Joyce’s ‘Ulysses’: No Dublin, no pubs, no brothels, so German

Joyce's famous work is getting a radical reworking in Berlin by director Sebastian Hartmann

 

Five minutes into my interview about the new stage production of Ulysses at Berlin’s Deutsches Theater, the director and his leading man have supplied three crucial pieces of information.

First, the evening will be four hours long. Second, neither Dublin nor the main characters will feature. Third, someone’s willy will get an airing during the evening – but they’re not saying whose.

It’s three days before the premiere and my interview with Ulysses director Sebastian Hartmann and actor Ulrich Matthes is skidding off the rails.

“I have left out everything to do with the Dublin milieu, the pubs and the brothels,” says Hartmann, promising a “non-narrative theatre evening with no main figures or exposition”.

Matthes who, like the rest of the cast, created the evening in collaboration with the director, chimes in.

“We haven’t even tried to boil the book down to an essence nor do I feel what we have decided for is arbitrary,” he says. “We try to address the fundamental themes in Joyce – birth, death, love, sex – without attaching them to particular figures but by, instead, throwing them out to the audience’s associative abilities.”

Matthes is almost reassuring thanks to a melodic voice and liquid eyes that has made him acting royalty in Germany.

Irish audiences will be most familiar with his staggering turn as Joseph Goebbels in the 2005 Nazi film Downfall but he appears in seven shows in repertory at the Deutsches Theatre including, for over a decade, Beckett’s Endgame.

Humour

He says he still delights in Beckett’s brittle humour and Joyce’s very different humour. When I ask what about these Irish writers’ humour appeals to Germans, he declares that Beckett and Joyce are not Irish but “Weltautoren” – world authors.

The bearish, bearded Hartmann nods in agreement. He will turn 50 this year and is too old to be a German theatre enfant terrible, but he certainly keeps trying.

Three years ago he staged Sean O’Casey’s Purple Dust, but it was so far from the original that the German publisher withdrew the rights for a production described by a critic as a “soul-destroying impertinence”.

Is having Ulysses now in the public domain a liberation? It’s immaterial, says the director.

“By its nature, theatre follows other rules to a book,” he says, and taking a free approach is crucial with Ulysses, given the work’s experimental, stream-of-consciousness style. With his production, he wants audiences members “to be part of something where the Hollywood dramaturgy doesn’t kick in”.

“I’ve never been to Ireland but find Joyce and O’Casey two-faced, in the best sense of the word, with a twinkle in the eye,” he says, warming to his theme. “O’Casey is smirking, Joyce really down and dirty.”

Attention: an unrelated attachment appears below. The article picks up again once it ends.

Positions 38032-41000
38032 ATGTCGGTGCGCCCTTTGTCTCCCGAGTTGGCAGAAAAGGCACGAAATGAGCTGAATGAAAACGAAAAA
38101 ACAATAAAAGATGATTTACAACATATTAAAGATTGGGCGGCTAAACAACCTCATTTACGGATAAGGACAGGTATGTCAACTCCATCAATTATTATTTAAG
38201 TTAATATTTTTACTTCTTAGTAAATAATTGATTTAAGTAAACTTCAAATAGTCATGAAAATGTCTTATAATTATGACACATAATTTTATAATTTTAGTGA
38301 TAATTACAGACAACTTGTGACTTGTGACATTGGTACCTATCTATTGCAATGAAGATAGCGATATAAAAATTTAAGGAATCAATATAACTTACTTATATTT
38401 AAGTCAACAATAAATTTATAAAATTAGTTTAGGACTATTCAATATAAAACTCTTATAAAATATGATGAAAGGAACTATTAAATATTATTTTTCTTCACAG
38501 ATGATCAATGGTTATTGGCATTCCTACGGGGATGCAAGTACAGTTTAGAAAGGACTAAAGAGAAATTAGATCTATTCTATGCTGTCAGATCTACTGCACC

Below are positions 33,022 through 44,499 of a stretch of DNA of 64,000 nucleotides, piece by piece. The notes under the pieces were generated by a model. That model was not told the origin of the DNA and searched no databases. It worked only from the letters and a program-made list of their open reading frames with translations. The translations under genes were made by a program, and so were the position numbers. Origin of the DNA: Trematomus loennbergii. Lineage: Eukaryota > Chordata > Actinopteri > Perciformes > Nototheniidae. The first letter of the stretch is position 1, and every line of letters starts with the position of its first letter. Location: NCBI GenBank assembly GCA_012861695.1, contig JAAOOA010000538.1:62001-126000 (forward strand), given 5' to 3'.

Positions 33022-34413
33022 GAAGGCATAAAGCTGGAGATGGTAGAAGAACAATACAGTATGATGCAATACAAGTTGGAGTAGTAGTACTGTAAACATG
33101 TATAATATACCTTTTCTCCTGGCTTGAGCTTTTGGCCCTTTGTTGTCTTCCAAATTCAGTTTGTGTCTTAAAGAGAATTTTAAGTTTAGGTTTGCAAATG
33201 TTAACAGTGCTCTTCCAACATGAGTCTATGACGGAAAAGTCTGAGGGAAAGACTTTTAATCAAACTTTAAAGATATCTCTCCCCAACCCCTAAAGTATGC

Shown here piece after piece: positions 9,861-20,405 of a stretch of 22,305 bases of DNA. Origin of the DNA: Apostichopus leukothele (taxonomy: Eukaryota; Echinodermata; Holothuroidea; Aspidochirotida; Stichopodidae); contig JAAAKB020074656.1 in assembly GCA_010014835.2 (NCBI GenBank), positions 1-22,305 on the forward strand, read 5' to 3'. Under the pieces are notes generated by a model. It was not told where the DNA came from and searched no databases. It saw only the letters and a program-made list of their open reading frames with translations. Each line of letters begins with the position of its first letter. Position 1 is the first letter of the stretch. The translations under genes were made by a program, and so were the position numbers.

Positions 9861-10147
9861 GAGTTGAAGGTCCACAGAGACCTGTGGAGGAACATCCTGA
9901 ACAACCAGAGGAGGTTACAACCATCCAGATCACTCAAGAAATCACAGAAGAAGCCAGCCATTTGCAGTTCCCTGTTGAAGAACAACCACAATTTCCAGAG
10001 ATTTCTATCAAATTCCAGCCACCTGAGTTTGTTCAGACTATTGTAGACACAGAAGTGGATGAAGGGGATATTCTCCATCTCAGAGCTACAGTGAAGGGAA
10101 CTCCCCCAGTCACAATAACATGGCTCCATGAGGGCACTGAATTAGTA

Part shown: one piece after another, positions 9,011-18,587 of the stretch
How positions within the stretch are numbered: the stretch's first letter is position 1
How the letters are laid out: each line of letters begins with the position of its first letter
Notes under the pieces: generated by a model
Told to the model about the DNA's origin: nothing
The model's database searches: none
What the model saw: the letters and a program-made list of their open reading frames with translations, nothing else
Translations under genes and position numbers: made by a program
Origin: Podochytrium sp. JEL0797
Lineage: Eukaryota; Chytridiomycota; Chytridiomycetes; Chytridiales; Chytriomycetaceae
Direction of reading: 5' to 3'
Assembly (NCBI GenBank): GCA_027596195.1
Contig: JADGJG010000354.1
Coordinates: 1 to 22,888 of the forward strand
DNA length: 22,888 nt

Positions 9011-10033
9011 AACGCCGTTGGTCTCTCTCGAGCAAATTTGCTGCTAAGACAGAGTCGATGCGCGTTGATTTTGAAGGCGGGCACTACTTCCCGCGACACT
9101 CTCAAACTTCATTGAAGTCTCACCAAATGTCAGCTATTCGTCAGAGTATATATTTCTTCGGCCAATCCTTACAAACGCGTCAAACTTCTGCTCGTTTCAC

Ulysses, he says, “speaks to every part of my artistic being”.

Premiere night

It’s premiere night, there is no curtain in the Deutsches Theater and the stage is an empty white box but for 10 panels of red, fluorescent light strips making expectant audience faces look like plump chickens in a halogen oven.

A woman in a black-fringed skirt and platform shoes appears to announce: “Dublin is burning. . .” She’s followed by a mime, and a woman who crowd-surfs through the first rows, shouting “I’m drowning. . .”

Near me in the audience, a thirtysomething woman in 1980s glasses chews gum and rocks her head back and forth to a melody only she can hear.

When she starts laughing with delight – she knows someone in the cast – her friends cast her discreet, nervous glances, then start to laugh too. Soon the parade of the Emperor’s new clothes is under way. Two dozen members of Berlin theatre elite are admiring the finery on display as the others sit in silence. 

Characters appear on a massive revolve, speaking snatches of familiar Joyce texts. Bloom’s kidney breakfast, trip to the toilet, bedroom visit to Molly and other scenes are mentioned in passing as pieces of a wider text mashup, from Homer to quantum physics.

Instead of the book’s context and confidential tone, the stage Ulysses is an over-reaching intellectual vaudeville of declamatory scenes in a monotonous, self-important staccato.

After an hour a woman near me is nodding off. She opens her eyes briefly – a naked woman onstage has emptied a bucket of gloop over head and scrabbles a plastic sheet – then closes her eyes again with a nod of familiarity.

In the interval, a young woman who knows one of the actors tells a friend she thinks it’s very funny. Her friend says she doesn’t understand it. The first admits: “Neither do I.”

At the bar, an older man who once stayed in Joyce’s Zürich home and loves the book says he too has no idea what’s going on.

”If they have no intention of doing Ulysses, why bother?” he asks. His companion feels she is trapped in an rehearsal where they have yet to discard half the material, adding: “It’s just not at all clear what they’re trying to say.”

As the second half looms, to paraphrase Leopold Bloom, the sting of disregard glowed to weak pleasure within my breast.

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